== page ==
Insulating Lofted or Cathedral Ceilings

Lofted ceilings are a staple in many homes, and they come with their own set of insulation challenges. This blog post will talk about the insulating process for lofted or cathedral ceilings, properly installing insulation on rafters that have recessed lights, and why this is so important for energy savings.

What Are Lofted Ceilings?

A lofted ceiling or ceilings that are lofted are placed between the rafters. Lofted ceilings are most often found in families with children, as they allow for an additional bedroom or two on top of living space.

In addition, to provide more room for people, lofted ceilings also help create the feeling of spaciousness and openness in areas where it may not be possible otherwise– such as in a basement or under an existing staircase.

Lofts also offer additional storage space and create the opportunity to include insulation and drywall that are higher-grade than what is found on exterior walls. 

This means lofted ceilings usually have more insulation and better soundproofing properties than other types of ceiling systems–though they are often more expensive.

Why Should Loft Ceilings Be Insulated?

Loft ceilings should be insulated because they are an open space for conditioned air to escape. Loft ceilings should be insulated because they are a cold spot in the room. As a result, they’re prone to heat and cool air leaks resulting in a home that isn’t energy efficient.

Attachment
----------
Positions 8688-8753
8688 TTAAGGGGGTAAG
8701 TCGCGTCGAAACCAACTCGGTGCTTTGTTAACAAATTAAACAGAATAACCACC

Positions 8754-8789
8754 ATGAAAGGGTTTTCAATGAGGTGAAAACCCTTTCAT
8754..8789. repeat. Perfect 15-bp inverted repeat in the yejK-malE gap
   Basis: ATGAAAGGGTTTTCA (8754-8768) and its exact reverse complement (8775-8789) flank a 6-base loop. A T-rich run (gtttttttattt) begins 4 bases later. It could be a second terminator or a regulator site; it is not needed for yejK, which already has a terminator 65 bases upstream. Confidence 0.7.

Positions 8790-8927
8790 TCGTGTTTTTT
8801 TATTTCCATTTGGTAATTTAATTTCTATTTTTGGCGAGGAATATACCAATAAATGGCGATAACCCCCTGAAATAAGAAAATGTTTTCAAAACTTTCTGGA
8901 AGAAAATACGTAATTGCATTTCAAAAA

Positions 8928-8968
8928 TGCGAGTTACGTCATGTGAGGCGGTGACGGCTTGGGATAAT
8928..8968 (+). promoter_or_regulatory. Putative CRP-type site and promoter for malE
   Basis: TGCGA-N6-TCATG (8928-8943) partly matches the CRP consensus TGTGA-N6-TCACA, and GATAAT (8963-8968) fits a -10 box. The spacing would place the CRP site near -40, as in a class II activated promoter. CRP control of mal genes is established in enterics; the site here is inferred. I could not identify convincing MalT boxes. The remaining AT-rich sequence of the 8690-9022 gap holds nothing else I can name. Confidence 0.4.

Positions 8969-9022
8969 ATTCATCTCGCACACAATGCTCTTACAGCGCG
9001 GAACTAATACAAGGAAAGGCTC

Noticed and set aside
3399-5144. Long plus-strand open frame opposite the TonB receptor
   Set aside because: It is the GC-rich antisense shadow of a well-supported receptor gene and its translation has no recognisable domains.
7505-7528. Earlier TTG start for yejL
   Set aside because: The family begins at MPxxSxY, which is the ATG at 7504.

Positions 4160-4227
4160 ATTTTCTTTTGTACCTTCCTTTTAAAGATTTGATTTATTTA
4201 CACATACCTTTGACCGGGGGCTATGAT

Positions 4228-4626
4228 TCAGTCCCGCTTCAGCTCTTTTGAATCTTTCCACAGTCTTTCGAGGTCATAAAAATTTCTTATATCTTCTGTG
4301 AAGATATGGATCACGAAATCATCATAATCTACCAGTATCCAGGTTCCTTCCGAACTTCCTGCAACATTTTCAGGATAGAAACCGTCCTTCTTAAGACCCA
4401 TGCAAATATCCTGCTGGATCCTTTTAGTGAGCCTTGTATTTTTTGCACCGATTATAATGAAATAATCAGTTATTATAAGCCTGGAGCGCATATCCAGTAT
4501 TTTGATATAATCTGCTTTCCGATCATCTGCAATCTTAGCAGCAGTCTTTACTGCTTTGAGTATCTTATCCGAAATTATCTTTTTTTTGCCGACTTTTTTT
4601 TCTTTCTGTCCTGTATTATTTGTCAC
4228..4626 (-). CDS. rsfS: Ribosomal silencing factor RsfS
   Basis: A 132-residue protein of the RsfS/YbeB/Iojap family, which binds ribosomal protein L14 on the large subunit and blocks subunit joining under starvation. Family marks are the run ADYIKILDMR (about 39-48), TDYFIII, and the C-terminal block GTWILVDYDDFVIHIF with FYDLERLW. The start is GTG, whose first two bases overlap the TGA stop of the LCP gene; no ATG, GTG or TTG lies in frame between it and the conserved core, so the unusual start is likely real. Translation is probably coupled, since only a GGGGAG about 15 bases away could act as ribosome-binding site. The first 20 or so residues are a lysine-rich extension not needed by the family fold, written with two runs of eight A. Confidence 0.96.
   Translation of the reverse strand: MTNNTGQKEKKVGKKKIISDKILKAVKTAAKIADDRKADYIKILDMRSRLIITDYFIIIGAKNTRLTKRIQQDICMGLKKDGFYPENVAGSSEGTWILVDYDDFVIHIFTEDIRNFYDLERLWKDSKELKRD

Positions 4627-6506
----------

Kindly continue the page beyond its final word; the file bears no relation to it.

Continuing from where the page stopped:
If your home is not energy efficient, it simply means you will be spending more to heat up or cool your house during the winter and summer months, respectively. In other words, you will have higher utility bills to get a comfortable home.

Why Are Loft Ceilings Difficult To Insulate?

With lofted ceilings, however, the insulation is limited to the width of each rafter: if there’s an opening for a recessed light fixture, you will need to install additional insulation around it– or go with LED lights instead of incandescent bulbs. If you have any other type of opening in the ceiling, such as a chimney or an exterior wall knocked out to create another room– you will need to cut insulation panels and attach them around each opening.

The lofted ceiling construction poses a challenge for insulation installation because of limited space between rafters, which means that thicker material like plywood or OSB board is needed to insulate properly. Recessed fixtures create gaps in the insulation as well. Finally, lofted ceilings also provide an excellent opportunity to add insulation in the attic.

During construction, if you have the opportunity to avoid lofted ceilings, it can be an excellent idea for the sake of insulating your home.

Irrespective of how challenging insulating lofted ceilings are, they still need insulation for higher energy efficiency, savings on energy costs in your home, and high levels of comfort. That’s where we come in!

A1 Home Insulation is up to the task. We can insulate your lofted ceilings and ensure you get the best.

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